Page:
In related news, Razor Shines, Dan Warthen, Howard Johnson, and Randy Niemann will all be back in 2010 — though Shines will not return in the same role of third-base coach.

Shame about Alicea — he had finally earned himself a Wikipedia entry.


Johan Santana is Fixed

According to Dan Warthen — by way of Adam Rubin and other media outlets — Johan Santana had a very good bullpen session, during which he addressed and fixed an issue with his pitching motion.

From Rubin’s blog:

Pitching coach Dan Warthen feels Johan Santana adequately addressed the mechanical flaw in his delivery during a between-starts bullpen session Wednesday at Camden Yards. To get Santana’s fastball to stop cutting unintentionally, they worked to get the ace’s left hand out of his glove quicker, so Santana’s arm acts less like a “catapult” during his motion.

From David Lennon:

“He was catapulting the ball instead of throwing it,” said Warthen, who demonstrated what he meant with a more overhand delivery. “He’s didn’t have that same deception he usually has.”

Neither Warthen nor Santana knows exactly why the Mets’ ace developed that subtle change, but they feel confident it was corrected today. Warthen said he could tell that Santana was throwing with more velocity and his location with the fastball was significantly better.

That is great news, assuming he can carry over the adjustment into a game — which is easier said than done.

And as MetsBlog pointed out, someone here at MetsToday had a theory about Johan’s pitching motion.

In case you forgot, after the Yankees series we stated this in “What’s Wrong with Johan Santana?”

Johan Santana’s velocity is down, as is his command. One thing I notice is his arm dragging behind slightly — it’s out of sync with his hips, and as a result the hips and legs are driving forward a hair too early, and therefore not helping to power the ball. The question is, why is his arm behind? Is it a timing issue, or is there something physically keeping him from firing his hand forward at its usual speed? For example, does he suffer from a mild shoulder injury?


Burning the K-Rod at Both Ends


Francisco Rodriguez pitched two innings in last night’s loss, but Mets manager Jerry Manuel assured reporters after the game that his high-priced closer would be “ready to go” in the series finale tonight. After all, he’d thrown “less than 30 pitches”. Apparently, had Rodriguez thrown 30 or more, he’d have received a day off.

I’d love to have seen Manuel and Dan Warthen hunched over a calculator banging out that formula for bullpen success.

For those keeping score, K-Rod threw 16 pitches in a meaningless 7-0 victory on Sunday night vs. the Nationals, had a day off, threw 20 pitches on Tuesday, and 21 pitches last night, for a total of 57 pitches over four days. We can’t predict K-Rod’s pitch count if he goes tonight, but we know he’s averaging about 16 pitches per inning. Assuming he gets into the game and throws that many, Frankie will have expended 57 pitches in three straight days, and 73 over five days. We know he doesn’t “let up” on any pitch, so add in the high-stress factor of those tosses.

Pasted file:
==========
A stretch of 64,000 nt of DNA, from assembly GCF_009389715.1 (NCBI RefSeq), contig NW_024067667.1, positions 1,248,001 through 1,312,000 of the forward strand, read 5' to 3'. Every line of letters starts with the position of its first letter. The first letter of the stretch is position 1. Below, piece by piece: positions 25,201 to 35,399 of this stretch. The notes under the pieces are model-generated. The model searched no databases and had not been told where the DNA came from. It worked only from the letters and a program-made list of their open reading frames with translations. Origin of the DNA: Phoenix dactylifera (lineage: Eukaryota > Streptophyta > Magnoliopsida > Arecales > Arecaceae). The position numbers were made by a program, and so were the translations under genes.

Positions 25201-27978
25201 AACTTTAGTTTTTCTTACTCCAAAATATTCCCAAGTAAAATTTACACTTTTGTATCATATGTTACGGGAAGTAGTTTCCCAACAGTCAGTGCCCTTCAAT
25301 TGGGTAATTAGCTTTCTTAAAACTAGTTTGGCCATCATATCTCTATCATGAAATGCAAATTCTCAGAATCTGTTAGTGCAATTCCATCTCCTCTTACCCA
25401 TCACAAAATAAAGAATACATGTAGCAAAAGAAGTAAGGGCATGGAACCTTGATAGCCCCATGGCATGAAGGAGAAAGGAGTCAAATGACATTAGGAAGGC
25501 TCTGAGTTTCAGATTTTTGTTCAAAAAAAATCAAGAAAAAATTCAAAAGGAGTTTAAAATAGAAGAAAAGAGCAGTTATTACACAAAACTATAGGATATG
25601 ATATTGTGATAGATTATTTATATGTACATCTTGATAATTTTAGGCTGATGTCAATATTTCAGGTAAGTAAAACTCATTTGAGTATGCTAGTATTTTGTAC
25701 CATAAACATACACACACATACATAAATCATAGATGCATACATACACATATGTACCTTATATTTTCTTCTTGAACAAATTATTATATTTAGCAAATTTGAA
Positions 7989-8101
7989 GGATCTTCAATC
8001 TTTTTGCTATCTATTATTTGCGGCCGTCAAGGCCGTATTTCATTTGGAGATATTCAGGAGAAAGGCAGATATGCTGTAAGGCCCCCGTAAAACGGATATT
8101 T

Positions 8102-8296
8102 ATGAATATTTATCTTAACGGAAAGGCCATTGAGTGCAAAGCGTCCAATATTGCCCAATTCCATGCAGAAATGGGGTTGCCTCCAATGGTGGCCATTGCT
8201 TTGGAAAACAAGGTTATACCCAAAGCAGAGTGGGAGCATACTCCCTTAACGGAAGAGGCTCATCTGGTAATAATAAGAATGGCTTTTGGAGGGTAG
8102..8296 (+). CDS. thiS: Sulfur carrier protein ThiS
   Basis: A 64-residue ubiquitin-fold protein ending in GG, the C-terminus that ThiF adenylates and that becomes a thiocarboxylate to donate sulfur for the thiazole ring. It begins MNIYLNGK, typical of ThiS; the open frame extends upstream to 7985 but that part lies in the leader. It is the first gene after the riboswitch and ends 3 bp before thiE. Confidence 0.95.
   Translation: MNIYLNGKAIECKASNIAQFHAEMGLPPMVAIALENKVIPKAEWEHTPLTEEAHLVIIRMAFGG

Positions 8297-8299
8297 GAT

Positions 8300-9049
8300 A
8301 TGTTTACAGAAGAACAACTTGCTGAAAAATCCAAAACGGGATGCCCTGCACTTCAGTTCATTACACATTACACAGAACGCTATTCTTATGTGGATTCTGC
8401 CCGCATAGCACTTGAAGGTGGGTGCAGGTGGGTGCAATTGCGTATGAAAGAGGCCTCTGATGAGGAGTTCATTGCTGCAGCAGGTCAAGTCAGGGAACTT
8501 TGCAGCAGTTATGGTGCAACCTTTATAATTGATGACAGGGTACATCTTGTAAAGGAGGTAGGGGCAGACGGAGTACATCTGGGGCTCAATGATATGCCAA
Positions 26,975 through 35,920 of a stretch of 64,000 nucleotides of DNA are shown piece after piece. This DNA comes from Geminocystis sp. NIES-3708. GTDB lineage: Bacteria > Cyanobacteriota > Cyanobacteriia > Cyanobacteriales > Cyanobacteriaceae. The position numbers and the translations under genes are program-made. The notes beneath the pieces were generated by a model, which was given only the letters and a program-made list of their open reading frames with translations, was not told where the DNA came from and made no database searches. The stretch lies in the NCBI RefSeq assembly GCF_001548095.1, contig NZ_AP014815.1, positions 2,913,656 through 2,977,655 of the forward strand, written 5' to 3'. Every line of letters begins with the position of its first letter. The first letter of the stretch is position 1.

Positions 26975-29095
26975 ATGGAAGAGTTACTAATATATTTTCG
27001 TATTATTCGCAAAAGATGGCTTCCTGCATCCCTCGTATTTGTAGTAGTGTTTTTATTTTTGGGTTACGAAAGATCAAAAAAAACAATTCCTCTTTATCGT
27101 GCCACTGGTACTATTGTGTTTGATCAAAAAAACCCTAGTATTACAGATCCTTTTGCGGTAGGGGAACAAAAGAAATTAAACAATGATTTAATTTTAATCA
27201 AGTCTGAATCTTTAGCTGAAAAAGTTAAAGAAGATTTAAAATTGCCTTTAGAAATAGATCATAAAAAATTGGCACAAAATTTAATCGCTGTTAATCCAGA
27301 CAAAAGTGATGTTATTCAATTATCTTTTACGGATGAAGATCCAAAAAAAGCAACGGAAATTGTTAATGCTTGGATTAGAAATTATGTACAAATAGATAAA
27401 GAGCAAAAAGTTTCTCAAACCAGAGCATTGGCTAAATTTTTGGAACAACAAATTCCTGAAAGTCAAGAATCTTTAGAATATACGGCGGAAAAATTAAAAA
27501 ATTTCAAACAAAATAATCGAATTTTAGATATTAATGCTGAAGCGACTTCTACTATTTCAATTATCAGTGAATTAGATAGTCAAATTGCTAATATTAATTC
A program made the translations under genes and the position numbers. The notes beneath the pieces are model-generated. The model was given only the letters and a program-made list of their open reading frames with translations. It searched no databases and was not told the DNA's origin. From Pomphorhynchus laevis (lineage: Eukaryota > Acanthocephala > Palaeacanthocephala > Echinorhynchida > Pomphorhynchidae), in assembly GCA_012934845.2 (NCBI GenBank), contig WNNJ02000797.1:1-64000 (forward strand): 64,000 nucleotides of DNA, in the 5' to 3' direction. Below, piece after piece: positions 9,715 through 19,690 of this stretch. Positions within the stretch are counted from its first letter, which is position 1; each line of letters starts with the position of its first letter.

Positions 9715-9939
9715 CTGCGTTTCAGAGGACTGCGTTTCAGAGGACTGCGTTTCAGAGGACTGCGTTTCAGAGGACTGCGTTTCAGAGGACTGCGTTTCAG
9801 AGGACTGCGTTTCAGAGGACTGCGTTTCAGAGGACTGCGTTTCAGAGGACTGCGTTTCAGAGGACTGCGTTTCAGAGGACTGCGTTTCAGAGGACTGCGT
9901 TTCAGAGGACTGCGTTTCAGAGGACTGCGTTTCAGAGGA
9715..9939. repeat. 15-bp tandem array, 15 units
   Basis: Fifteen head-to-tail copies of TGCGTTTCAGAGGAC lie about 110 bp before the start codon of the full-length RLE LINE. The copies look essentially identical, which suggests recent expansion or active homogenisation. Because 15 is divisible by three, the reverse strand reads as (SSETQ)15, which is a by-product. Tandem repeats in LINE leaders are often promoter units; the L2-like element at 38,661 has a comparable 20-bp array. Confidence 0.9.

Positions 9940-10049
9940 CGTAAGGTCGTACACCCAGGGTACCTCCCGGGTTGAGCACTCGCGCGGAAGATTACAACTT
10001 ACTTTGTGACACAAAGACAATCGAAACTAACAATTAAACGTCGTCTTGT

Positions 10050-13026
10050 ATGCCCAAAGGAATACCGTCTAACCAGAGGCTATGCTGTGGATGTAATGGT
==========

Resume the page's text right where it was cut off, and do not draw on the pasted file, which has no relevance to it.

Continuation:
If indeed K-Rod pitches tonight, it would be the third time this season he threw three days in a row (not games, Jerry, days). Technically, it would be the fifth time, because he threw FOUR days in a row twice this year (May 4-7 & May 12-15 were the previous runs).

But K-Rod can handle it, right? Like fellow countryman Johan Santana, he’s a man, right?

Not sure. During last year’s record-breaking season, K-Rod threw in back-to-back-to-back days five times. April 13-15 (49 pitches); April 23-25 (32 pitches); June 2-4 (33 pitches); June 21-23 (41 pitches); August 28-30 (33 pitches). . He never threw for four days in a row in 2008, but he did do it once in 2007 — which was the only time that year he threw in as many as three consecutive days. That run was bookended by three days of rest prior, and four days’ rest afterward.

Which brings up a key note: whenever Angels manager Mike Scioscia rode K-Rod especially hard, he followed that up with 3-4 days’ rest. Jerry Manuel has thus far followed that pattern, as K-Rod was rested four days after each of his two four-game-straight marathons.

But, on Friday the Mets begin a three-game series with the Yankees. Do you think K-Rod is going to be held out all weekend?

The forecast calls for rain this afternoon, and thunderstorms through the evening, so the point may be moot. Still, the handling of Rodriguez is something that should be monitored, if we expect him to be at full strength later in the season.

For a comparison of how the top teams use their bullpens, Download The Bullpen Blueprint (it’s free!).


Prediction: Dan Warthen Will Be the First to Go

The Mets are 8-10. They’re in fourth place, but only 3 games behind the struggling first-place Marlins.

This week, the Mets take on the Marlins and the Phillies. A strong showing can put them back into first place. But if they struggle, the Mets could end the week 5 or 6 games back. If that happens, heads could start rolling.

The Unusual Suspects

Who gets fired? Let’s first look at who will NOT be fired:

  • Jeff Wilpon will not be fired. He’s the boss’s kid, after all.
  • Omar Minaya will not be fired. Jeff Wilpon has too much invested in Omar to cut him loose.